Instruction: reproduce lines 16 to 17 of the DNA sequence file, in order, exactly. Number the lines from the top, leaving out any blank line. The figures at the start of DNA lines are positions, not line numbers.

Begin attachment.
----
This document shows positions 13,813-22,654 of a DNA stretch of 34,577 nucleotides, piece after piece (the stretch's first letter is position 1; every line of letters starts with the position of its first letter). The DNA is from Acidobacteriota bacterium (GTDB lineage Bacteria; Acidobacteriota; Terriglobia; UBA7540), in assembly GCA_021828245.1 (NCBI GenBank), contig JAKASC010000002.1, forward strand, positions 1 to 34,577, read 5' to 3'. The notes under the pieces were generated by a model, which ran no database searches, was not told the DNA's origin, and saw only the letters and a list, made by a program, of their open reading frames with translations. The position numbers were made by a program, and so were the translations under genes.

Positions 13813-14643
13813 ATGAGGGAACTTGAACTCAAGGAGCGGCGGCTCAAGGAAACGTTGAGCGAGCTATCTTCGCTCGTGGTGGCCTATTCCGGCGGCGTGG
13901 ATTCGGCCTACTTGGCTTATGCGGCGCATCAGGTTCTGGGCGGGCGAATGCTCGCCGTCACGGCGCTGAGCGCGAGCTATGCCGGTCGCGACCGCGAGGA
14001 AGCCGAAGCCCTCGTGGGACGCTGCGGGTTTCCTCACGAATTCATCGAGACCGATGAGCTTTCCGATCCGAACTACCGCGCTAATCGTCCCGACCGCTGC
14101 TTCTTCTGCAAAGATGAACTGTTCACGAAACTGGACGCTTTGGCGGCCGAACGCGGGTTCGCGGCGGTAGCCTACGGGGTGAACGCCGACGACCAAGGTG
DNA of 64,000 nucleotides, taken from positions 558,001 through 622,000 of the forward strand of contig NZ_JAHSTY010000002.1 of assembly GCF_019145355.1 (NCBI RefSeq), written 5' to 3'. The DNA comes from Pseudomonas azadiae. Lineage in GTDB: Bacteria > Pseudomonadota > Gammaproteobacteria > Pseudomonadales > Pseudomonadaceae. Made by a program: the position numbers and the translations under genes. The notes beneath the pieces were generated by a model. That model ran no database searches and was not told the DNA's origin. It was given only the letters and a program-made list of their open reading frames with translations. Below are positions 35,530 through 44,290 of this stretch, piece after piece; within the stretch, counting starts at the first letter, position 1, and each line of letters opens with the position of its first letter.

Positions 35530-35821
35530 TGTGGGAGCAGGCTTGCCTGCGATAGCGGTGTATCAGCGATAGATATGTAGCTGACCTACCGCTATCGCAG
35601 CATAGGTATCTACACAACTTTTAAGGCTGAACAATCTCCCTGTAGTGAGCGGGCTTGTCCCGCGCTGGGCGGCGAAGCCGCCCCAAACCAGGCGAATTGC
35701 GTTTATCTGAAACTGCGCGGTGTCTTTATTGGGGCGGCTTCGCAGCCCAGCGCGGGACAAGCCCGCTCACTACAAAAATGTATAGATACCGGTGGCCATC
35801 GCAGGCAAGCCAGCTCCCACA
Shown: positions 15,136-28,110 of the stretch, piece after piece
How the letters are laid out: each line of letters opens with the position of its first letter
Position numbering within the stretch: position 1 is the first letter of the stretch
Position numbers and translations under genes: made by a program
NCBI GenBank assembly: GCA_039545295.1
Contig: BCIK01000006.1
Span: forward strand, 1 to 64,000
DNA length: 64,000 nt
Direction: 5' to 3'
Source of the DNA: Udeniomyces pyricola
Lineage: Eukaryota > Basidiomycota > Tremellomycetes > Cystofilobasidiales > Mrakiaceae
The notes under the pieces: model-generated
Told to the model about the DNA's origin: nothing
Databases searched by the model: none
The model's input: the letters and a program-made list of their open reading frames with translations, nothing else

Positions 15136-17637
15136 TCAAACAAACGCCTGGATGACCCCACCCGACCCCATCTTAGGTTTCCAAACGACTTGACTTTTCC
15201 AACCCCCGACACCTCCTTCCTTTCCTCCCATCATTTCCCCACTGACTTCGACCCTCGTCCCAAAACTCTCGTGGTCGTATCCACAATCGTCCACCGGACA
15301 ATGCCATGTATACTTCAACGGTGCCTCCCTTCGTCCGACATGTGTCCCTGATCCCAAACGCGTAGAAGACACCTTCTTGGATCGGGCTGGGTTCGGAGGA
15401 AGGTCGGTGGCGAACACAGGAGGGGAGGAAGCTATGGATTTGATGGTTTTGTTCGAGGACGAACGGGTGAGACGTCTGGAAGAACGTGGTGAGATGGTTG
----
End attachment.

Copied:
Position numbers and translations under genes: made by a program
NCBI GenBank assembly: GCA_039545295.1